One of the planet’s most important river restoration projects gets underway in California, with first of four dam removals

On June 26, 2023 in northern California near the Oregon border, the beginning of one of the most important environmental restoration projects on the planet was announced.

That was when deconstruction and removal of Copco 2, the smallest of the four deadly hydroelectric dams slated to be removed to restore the health of the Klamath River, got underway.

Crews removed the gates, walkway, and two of the five bays down to the spillway.

This work was done to direct waters around the dam, rather than over it, allowing construction crews to do work through the summer months.

Copco 2 before removal.
Credit: Shane Anderson, Swiftwater Films

While this is just the first step, it certainly is an exciting moment,” said Mark Bransom, CEO of the Klamath River Renewal Corporation (KRRC).

Crews are making fast progress in these early stages of the project, and we are on track with our removal timeline,” he added.

Crews placed around 10 feet of rock on either side of the dam in order to reach the gates and bays for deconstruction. Much of the Copco No. 2 infrastructure remains in place below this rock surface.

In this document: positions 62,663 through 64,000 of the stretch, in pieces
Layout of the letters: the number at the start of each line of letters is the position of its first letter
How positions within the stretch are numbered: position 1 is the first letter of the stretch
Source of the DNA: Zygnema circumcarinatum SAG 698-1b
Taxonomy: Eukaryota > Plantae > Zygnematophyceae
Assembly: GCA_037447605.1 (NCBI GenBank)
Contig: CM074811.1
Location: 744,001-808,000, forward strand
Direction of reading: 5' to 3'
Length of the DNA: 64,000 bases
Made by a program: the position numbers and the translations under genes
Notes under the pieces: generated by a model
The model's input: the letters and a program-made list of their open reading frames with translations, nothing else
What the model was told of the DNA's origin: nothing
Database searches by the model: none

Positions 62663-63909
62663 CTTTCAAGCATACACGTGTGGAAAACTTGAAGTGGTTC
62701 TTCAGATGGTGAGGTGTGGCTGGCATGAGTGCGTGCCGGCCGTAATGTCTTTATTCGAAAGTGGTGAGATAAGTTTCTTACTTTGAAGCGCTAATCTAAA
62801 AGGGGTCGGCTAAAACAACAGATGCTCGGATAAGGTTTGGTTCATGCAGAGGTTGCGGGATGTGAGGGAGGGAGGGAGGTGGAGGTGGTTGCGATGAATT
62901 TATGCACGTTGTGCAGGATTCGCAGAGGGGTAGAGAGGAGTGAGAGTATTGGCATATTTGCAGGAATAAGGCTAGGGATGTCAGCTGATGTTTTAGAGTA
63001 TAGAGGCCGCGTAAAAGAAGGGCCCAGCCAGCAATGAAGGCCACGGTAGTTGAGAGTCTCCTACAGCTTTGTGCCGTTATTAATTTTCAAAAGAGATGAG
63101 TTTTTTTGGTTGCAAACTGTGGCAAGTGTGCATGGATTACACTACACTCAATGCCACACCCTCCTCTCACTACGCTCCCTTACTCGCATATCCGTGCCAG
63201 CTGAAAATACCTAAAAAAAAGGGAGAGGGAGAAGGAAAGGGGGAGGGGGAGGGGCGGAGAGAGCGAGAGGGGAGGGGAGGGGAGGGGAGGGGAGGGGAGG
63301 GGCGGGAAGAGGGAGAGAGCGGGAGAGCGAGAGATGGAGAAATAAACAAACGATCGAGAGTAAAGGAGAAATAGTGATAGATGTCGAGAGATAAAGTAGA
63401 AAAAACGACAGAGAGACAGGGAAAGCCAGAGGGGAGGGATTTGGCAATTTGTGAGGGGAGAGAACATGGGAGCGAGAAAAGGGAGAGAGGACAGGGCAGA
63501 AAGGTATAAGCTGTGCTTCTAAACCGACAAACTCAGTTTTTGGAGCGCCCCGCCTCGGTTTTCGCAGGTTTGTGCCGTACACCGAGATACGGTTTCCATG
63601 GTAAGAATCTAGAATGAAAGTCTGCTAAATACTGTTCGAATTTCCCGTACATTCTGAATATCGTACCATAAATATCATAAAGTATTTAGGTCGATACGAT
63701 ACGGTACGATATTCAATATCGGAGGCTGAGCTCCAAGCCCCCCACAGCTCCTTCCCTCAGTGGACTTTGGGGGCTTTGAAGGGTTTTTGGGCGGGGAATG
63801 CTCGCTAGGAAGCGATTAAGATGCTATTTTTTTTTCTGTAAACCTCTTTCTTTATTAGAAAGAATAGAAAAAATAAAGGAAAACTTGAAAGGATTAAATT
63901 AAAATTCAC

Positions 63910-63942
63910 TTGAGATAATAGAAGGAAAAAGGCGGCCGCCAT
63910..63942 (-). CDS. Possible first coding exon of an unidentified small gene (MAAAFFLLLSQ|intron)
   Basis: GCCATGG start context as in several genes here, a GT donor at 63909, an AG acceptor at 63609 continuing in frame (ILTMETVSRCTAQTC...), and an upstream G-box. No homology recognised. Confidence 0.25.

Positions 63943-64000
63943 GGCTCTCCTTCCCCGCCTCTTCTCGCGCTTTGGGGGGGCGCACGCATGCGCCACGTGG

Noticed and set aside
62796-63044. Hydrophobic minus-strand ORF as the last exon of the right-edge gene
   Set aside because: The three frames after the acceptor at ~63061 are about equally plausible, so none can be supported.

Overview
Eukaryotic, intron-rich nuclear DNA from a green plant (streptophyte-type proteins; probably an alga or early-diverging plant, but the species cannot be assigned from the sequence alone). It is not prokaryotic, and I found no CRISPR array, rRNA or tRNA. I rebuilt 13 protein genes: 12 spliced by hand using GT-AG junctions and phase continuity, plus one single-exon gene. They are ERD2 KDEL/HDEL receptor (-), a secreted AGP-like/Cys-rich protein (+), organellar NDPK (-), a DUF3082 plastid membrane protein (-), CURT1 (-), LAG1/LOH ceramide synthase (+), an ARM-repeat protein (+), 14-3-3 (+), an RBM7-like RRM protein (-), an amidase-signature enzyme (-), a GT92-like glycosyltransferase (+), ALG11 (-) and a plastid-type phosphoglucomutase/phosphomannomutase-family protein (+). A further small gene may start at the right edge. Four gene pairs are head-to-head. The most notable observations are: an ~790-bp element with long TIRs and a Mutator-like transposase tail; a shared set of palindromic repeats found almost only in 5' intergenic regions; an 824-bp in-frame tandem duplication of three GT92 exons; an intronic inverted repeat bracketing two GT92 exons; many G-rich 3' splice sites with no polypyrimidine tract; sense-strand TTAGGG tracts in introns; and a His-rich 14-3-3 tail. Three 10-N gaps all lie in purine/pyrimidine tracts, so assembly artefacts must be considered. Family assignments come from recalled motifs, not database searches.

Deconstruction of this dam will continue through the summer, with final decommissioning and complete removal occurring sometime in September.

We are pleased that we were able to make so much progress this week,” noted Dan Petersen, Kiewit’s Project Manager overseeing the removal of Copco No. 2

But removing Copco No. 2 is still not a done deal. We expect to officially wrap up this phase of the dam removal project sometime in September,” he continued.

The other three dams, Iron Gate, Copco No. 1, and JC Boyle are expected to be removed next year, beginning with the drawdown of the reservoirs in January of 2024. Their incremental deconstruction will continue throughout the year, with construction activities expected to conclude sometime in late 2024.

The Klamath River Renewal Corporation (KRRC) is a private, independent nonprofit 501(c)(3) organization formed in 2016 by 23 signatories of the amended Klamath Hydroelectric Settlement Agreement, or KHSA.

KRRC is part of a cooperative effort to re-establish the natural vitality of the Klamath River so that it can support all communities in the Klamath Basin.

Signatories, which include the States of California and Oregon, local governments, Tribal nations, dam owner PacifiCorp, irrigators, and several conservation and fishing groups, appointed KRRC to take ownership and oversee removal of four hydroelectric dams on the river.

Featured photo of Copco 2 during deconstruction is by Shane Anderson of Swiftwater Films, via CalTrout.

Learn more about KRRC.

See CalTrout website.

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